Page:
In a perfect world, all energy would come from electricity and hydrogen. Wind, solar, tidal, geothermal, and other renewable energy sources would provide enough electricity to power everything except air transportation. The “conventional” answer to transportation in the future was the hydrogen fuel cell. It doesn’t get any better than that. The fuel cell burns hydrogen and powers cars, trucks, and any other transportation vehicle. The hydrogen combines with oxygen to form water vapor. No other gases or pollutants are released.
The hydrogen fuel cell is an efficient generator of electricity, but it has one major problem: It needs hydrogen. So where does it get it? Therein lies the hydrogen myth. On Earth, there’s no hydrogen to mine. You have to make it, and that requires wasting energy. You could conceivably mine hydrogen from the sun or Jupiter, but even Al Gore would probably agree that that would be tough to accomplish.
Last month, the Department of Energy (DOE) finally conceded that hydrogen won’t be a part of the near-term solution to global warming, the peak oil crisis, or anything else you can think of. They’re cutting back funding dramatically on hydrogen research. This is a triumph of physics over policy. In the long run, physics will always win, but we have way too many policy wonks in Washington without a clue about how the physical world works.
Even if hydrogen could be produced cheaply, it has another problem that makes it impractical as a fuel for transportation. Even when highly compressed, the energy density per liter or gallon is very low compared to gasoline or diesel fuel. Think about the size of the fuel tanks on the trucks that deliver gasoline to a station compared to the size of the tank on the truck. The ratio is about 90 to 1. That’s an efficient delivery system. If a hydrogen delivery truck had to burn hydrogen, the size of the fuel tank for the engine would be about one-quarter of the size of the delivery tank! Energy density or transportation problems didn’t kill hydrogen. What killed it is the deliverable amount of energy to the wheels of a vehicle compared to a battery solution. This is why we won’t be seeing hydrogen-powered cars from Toyota (TM), Honda (HMC), or Ford (F).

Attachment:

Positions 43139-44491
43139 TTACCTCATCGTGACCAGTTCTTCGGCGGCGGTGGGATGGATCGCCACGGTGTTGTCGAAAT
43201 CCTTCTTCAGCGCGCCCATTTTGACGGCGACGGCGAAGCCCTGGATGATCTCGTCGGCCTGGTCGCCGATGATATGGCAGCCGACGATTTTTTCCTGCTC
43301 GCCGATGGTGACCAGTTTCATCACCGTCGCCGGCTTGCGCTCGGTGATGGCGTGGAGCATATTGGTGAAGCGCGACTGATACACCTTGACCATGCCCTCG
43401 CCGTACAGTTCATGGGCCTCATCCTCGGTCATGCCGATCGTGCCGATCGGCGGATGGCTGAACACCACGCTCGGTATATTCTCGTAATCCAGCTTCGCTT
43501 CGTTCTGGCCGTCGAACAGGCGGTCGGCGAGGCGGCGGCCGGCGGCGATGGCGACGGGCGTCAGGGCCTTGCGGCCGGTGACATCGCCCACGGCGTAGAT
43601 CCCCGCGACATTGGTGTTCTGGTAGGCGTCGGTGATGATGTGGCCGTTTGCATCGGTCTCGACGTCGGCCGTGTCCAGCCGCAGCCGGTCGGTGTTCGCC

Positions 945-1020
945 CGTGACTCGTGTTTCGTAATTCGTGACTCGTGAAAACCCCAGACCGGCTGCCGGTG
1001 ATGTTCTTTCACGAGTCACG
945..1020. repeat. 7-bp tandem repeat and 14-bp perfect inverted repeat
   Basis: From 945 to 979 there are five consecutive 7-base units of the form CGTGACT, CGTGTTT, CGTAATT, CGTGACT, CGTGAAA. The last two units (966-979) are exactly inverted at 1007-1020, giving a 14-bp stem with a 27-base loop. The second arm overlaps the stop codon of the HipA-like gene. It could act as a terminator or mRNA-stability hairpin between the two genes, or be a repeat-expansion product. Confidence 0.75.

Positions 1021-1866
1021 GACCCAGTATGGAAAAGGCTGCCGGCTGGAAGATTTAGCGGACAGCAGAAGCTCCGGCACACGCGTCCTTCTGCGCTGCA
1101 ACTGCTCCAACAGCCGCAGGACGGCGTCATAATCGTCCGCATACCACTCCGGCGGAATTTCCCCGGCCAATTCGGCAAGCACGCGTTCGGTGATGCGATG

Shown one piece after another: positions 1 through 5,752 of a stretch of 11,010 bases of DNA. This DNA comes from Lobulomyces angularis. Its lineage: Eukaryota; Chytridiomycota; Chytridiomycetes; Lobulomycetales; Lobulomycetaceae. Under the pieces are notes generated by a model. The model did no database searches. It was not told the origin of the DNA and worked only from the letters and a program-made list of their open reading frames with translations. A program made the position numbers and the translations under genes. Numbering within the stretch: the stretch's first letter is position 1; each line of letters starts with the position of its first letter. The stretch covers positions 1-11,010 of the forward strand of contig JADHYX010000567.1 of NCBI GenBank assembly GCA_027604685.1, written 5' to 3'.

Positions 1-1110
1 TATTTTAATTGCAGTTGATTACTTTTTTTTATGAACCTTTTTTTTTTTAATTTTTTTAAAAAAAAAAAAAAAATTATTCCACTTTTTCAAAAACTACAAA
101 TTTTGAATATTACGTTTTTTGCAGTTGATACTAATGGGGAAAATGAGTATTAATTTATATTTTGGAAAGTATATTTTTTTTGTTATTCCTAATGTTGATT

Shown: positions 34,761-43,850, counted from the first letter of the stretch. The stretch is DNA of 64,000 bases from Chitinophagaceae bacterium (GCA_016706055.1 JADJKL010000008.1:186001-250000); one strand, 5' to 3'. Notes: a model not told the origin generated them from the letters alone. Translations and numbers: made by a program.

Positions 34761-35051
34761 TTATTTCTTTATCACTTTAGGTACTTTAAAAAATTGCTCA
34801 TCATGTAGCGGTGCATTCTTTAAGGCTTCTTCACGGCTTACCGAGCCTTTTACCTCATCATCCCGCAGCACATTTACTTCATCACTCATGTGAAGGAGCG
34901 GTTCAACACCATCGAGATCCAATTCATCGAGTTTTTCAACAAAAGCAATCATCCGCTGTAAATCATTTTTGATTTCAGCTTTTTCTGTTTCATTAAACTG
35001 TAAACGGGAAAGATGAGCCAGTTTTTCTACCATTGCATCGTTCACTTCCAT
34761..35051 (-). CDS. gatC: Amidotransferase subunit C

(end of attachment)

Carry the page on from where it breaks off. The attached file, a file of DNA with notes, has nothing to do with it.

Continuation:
The table below needs a little explanation. It starts with 100 kilowatts of electricity from renewable sources — solar or wind for example. It then compares the steps required to get the electrical energy stored on a vehicle as either hydrogen or batteries. During each step, energy is lost — generally as heat — until electric power is driving the electric motors on a hydrogen fuel cell vehicle or a battery-powered vehicle. Each step shows the percentage efficiency and the remaining energy left after each step.
This table used data from an article published by Ulf Bossel entitled, “Does a Hydrogen Economy Make Sense?” in Proceedings of the IEEE, Vol. 94, No. 10, October 2006. You can argue all you want about the exact percentages used in each step, but the result won’t be much different. A battery-powered vehicle will be close to 3 times as efficient as a hydrogen- powered fuel cell vehicle.
The DOE got it right.
If the one word back in the 1967 movie The Graduate was “plastics,” the word for the future will be “batteries,” with the possible addition of “ultracaps.” I’ll discuss batteries and a potential “ultracap play” in a follow-up article.
This post originally appeared on Minyanville. See other Minyanville stories on this topic:
- 10 cars that sunk Detroit
- Electric cars: Be careful what you wish for
- Pimp my hybrid
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